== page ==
Five coping mechanisms to get you through the rest of 2020

Written by Yasmin Singh

If this year has knocked you for six, take ten and heed our five top tips for better living.

#1 — Identify your emotions to figure out how to act, non judgementally
Sometimes just knowing what emotions or the several emotions you are feeling can shift the uneasy state of feeling overwhelmed or on edge. Ask yourself, what am I feeling? Often emotions are attached to actions and lately, you might be finding yourself being more avoidant or shut off from things that usually bring you joy, which often is tied to the feeling of sadness and grief. Sometimes just identifying how you feel opens up a space for self-validation. This year is hard, given everything that you’ve been through, it makes sense. 

#2 — Stay connected to yourself and others
Our emotions are there to communicate to us how we feel or what we might need. But, when things are hard, sometimes acting oppositely to what our brain is telling us is more effective in the long run. Withdrawing or shutting off because we feel sad and down is valid but it’s a well-known fact that spending time with loved ones promotes feelings of happiness through connection. The trick with this, is that it’s only useful to throw yourself into things when the emotion you’re feeling is encouraging you to act in a way that’s not helpful or making things worse. Calling or hanging out with mates or family is one of the few things that can’t be completely shut down by a global pandemic. Let’s hold onto it.

#3 — Stay informed with news and manage your social media intake
Staying up to date is important but do so mindfully. The news and social media can function as both a source and a sink and it’s important to manage how much information we consume. Schedule time to keep up to date and ask yourself, how is this making me feel? Checking the death toll in Europe every time you refresh your Instagram feed is probably going to be unhelpful and promote anxiety.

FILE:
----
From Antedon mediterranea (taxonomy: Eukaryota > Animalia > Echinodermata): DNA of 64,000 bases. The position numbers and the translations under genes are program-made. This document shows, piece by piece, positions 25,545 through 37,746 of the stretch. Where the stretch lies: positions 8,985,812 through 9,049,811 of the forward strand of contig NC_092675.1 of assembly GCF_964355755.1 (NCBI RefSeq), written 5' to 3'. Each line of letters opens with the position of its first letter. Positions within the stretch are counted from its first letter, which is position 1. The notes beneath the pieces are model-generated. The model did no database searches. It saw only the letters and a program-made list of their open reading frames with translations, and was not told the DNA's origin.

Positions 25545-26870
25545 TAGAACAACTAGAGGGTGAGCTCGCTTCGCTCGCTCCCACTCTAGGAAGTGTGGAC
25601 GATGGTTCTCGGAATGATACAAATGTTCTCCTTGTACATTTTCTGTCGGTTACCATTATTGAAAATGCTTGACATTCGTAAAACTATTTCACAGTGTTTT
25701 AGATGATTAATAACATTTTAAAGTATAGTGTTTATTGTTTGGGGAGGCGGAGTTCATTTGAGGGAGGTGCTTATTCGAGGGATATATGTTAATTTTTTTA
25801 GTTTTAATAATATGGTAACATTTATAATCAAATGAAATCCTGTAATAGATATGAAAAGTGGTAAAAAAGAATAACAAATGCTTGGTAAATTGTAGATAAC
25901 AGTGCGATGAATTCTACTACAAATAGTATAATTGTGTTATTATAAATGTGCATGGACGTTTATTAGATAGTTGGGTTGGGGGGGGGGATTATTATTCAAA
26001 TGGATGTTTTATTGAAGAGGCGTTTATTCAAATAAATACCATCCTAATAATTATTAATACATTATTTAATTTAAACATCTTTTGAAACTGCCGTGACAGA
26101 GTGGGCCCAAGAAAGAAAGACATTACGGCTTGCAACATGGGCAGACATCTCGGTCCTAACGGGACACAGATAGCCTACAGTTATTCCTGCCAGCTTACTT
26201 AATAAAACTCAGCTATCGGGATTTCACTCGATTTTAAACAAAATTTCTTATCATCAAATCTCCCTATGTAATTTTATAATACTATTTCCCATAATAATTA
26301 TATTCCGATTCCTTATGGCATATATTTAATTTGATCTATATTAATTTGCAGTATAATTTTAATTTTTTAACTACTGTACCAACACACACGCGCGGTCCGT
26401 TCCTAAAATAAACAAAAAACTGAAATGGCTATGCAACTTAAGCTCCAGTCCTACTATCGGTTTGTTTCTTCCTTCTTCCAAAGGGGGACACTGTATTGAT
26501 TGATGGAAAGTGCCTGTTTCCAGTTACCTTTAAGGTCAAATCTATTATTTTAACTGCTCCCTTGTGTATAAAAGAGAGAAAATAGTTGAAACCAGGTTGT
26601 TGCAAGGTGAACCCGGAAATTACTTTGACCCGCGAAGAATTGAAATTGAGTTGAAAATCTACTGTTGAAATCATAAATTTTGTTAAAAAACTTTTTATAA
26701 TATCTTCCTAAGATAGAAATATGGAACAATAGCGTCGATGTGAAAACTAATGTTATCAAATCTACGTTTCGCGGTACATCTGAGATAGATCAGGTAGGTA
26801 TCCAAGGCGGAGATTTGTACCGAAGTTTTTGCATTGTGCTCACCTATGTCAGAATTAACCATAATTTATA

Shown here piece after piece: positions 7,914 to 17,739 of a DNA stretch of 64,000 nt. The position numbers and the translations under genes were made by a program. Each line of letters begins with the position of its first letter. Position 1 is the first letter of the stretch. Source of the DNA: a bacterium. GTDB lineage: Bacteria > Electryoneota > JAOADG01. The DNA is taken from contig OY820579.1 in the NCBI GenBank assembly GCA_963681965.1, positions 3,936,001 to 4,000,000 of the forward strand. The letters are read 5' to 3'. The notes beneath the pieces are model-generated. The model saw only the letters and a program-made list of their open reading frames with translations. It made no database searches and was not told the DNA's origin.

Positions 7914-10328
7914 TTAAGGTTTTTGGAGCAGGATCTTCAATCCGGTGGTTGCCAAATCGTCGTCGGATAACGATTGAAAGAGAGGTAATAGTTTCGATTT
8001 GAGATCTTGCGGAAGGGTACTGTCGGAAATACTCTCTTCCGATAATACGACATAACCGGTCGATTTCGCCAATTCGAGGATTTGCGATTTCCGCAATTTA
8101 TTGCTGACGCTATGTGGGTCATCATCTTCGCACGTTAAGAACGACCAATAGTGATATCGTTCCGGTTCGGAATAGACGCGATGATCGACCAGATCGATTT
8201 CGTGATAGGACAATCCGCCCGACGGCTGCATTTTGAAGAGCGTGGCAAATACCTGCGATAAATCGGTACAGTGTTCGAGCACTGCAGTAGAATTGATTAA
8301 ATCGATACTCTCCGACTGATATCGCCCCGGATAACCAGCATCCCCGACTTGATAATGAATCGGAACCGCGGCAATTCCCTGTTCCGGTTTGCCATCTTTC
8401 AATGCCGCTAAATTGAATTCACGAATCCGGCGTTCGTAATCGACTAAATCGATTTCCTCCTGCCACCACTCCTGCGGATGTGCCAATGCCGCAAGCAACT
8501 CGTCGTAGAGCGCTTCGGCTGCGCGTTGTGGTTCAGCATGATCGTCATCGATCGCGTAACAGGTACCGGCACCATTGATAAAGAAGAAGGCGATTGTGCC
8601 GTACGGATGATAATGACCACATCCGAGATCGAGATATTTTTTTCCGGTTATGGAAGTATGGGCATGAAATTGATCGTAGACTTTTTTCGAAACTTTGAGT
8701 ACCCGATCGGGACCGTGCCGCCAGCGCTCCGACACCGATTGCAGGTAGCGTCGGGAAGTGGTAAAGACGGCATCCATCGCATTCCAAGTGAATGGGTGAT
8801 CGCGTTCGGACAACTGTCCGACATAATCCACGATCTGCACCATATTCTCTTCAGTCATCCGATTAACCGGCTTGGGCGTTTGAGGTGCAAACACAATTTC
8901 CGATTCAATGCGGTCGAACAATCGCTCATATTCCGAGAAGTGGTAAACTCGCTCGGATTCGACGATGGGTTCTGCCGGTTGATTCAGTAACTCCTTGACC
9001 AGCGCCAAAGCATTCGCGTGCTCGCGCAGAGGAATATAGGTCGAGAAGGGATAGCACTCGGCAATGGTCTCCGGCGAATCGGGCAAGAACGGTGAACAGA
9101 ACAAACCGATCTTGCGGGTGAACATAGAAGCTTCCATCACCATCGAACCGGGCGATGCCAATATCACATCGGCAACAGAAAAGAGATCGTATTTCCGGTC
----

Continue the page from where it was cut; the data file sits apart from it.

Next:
#4 — Look after your sleep, diet, exercise
Go back to basics. When things are hard it’s always going to be easier to make smaller changes that are familiar, as opposed to starting a whole new lifestyle. Are you getting enough sleep? Are you eating enough or is your diet unbalanced? Have you moved in a way that makes your body feel good? Are you doing the things or making the decisions that align with your values? Keeping consistency with your basic needs is going to give you a proper chance at managing stress and keeping on top of life. This is your bread and butter of self-care.

#5 — Mourn the loss of your cancelled holiday and set new goals
The amount of times conversations centre around a trip to France that didn’t happen is as about as common as the number of airlines that have gone into liquidation. Let’s face it, it sucks. Anyone who had any plans for the year probably feels pretty annoyed that 2020 got cancelled. It makes sense to feel upset and it could also be a time to set a few smaller obtainable goals before the years up. Save what’s left of a very bumpy ride. Find something that gets you excited, having and knowing your goals can help build a sense of purpose and direction. When everything feels so uncertain and inconsistent, creating your own sense of direction can be a really useful way to ease the feeling of hopelessness and loss. It could be as big or as small as you want or more importantly, what feels manageable? Regardless of what it is there’s still time to feel accomplished.

Apps that can help
Covid stress or not, these apps could be useful…

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